The difference between good writing and great writing.

It’s possible that this knucklehead was the first one to come up with the saying, but I don’t believe it. More likely he was just the first and famousest person to write it down.

In a recent email to a friend of mine, I used some variation of the old proverb, “When all you have is a hammer, everything looks like a nail.” And I was kind of surprised to find that my friend thought this was an aaaamazing saying! She emailed back to tell me how much she loved it! And then she posted about it on her Facebook wall!

I was like, “Hmm…I mean, it is a pretty great saying, I suppose…wait…what…does she think that I came up with that myself?”

It was only after talking to her later that evening that she was like, “My god, Rahul. You are so clever. That thing that you made up will percolate through the ages.”

Of course this is kind of a humorous story, but I think it illustrates something important. I’ve said and written a lot of witty things, but no words that I have ever produced in my whole life has caused the same kind of instantaneous reaction in another person that this hoary old proverb caused in my friend. She was driven to not only reply to me, but also to go on Facebook and share it with other people.

That’s the power of great writing. I mean, there’s definitely a social aspect to success. If I didn’t have any friends, then nothing I could say would ever achieve any traction. If I didn’t have the confidence to deploy my writing at the right time and place, then no one would ever see anything I wrote. But none of that matters if the content–the writing itself–doesn’t have that power to shock people and affect them in a way that ordinary words don’t.

I think that’s something I often lose sight of in ordinary life, just because I spend so much time: a) criticizing the flaws in great art; and b) being praised for the goodness of my good art. And those are fine things. It’s worthwhile to learn from Dickens’ flaws. And the enjoyment that people get from my stories is real, honest enjoyment. But still, there is something in Dickens that compels me to talk about him all the time. And that thing is, for most people, missing from my own writing.

I’m totally sure that if I actually had created a phrase that was good as “When all you have is a hammer, everything looks like a nail” then that shit would right now be going viral and getting retweeted and shared all across the internet. Brilliant stuff has its own power. We just don’t recognize that because we are constantly saturated with brilliant stuff.

Although, sometimes brilliant stuff has so much power that it inspires people to create knock-offs that possess some fraction of the potency of the original. And these knock-offs use their borrowed energy to achieve a weak popularity. And then they flood the internet, and  although the knock-offs never quite achieve the success of the original, they still manage to get enough hits and views and sales and mentions that we all lose our faith in brilliant stuff and start thinking and saying that any old crap can become successful.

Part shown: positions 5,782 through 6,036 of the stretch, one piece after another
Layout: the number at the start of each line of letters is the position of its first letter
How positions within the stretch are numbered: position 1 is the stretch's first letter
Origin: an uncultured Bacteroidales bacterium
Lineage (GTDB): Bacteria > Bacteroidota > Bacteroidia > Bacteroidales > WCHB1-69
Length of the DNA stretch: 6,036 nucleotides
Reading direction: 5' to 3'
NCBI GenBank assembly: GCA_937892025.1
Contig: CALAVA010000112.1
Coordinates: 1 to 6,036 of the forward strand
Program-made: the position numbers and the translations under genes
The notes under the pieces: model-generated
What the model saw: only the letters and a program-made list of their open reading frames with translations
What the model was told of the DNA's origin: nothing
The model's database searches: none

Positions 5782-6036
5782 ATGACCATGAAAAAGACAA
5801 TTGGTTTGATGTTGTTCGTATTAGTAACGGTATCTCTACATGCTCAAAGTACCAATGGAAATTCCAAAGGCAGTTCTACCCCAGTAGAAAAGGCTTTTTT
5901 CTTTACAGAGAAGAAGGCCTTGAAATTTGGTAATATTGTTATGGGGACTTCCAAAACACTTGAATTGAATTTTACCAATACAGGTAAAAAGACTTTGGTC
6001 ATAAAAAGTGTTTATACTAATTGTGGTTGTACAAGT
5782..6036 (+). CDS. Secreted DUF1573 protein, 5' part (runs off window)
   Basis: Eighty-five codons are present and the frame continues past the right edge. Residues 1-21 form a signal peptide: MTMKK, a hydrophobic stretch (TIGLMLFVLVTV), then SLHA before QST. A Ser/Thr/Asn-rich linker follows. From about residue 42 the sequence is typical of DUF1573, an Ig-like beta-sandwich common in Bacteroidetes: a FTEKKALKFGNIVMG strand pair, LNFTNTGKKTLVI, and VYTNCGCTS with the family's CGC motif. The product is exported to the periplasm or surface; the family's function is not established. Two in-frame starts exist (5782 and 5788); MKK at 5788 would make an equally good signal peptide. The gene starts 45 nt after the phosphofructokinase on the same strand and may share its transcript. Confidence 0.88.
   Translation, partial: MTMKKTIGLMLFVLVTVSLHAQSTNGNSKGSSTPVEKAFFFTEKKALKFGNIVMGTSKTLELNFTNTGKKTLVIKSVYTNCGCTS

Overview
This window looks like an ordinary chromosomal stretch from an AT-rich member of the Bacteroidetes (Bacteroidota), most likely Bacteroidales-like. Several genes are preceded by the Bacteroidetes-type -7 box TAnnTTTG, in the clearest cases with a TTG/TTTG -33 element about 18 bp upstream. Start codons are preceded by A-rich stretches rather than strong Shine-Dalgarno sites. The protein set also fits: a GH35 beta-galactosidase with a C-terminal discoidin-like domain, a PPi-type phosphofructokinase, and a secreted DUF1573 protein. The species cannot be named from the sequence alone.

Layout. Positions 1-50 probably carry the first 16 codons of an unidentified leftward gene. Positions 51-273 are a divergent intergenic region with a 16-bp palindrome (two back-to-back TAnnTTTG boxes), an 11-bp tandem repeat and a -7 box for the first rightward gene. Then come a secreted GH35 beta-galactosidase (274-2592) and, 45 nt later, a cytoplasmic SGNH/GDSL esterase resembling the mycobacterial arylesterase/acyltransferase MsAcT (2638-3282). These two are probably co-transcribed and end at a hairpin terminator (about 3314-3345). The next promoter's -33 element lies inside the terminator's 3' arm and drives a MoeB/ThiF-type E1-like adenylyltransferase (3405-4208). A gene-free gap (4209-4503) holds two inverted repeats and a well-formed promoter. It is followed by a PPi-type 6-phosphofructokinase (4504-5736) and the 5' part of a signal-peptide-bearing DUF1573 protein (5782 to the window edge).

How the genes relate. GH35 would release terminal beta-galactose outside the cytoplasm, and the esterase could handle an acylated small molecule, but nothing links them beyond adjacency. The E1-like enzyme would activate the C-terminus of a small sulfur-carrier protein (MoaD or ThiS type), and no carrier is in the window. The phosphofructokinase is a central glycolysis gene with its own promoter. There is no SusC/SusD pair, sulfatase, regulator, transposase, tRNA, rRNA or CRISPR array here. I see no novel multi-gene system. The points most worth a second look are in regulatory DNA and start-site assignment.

2 thoughts on “The difference between good writing and great writing.

  1. Gabe

    There’s nothing duller than a carefully decent story, sometimes. It’s my hesitance picking up anthologies: sometimes there’s one or two memorable things, and if I’m lucky 3-4 thought-provokingly bad ones that make me angry enough to complain about them to my roommate for a few minutes, but by and large a lot of stuff on the short story market is just… solid. It’s not bad. It’s unique enough to get published. It’s solid. God protect us from the solid. I can’t think of anything worse than reading a solid novel (and I’ve read a couple recently); you don’t even get the masochistic high of hate-reading. Solid is what happens when people spend too much time socializing with other writers, I think.

    So yeah, I agree with you on Dickens. I kind of think this is the problem also with CBS’s Elementary so far, from cursory inspection; as a show and American Holmes adaptation, House was terrible, repetitive, nonsensical, and pretty offensive. It was also loud and bombastic and did all this at the top of its lungs. I hate House and I still think I’d rather watch a rerun t than the second ep of Elementary. One of these things has already etched itself into the cultural canon for a reason — it’s bad, reactionary, smug, and “un-PC” like a frat boy, and I already spent like four sentences talking about it without trying? Elementary is mostly inoffensive. There’s no death knell like ‘inoffensive.’

    (Also, hi – I’m your newest fellow FR at SH, so short time reading, first time commenting, I guess. *waves*)

    1. R. H. Kanakia

      Thanks for reading and commenting. Yes, competent work is boring and brilliance is rare enough that, when it occurs, I’m willing to overlook a lot of other flaws. My philosophy is that a story doesn’t need to be well-written or well-observed; it just needs to be doing something, anything, that’s interesting.

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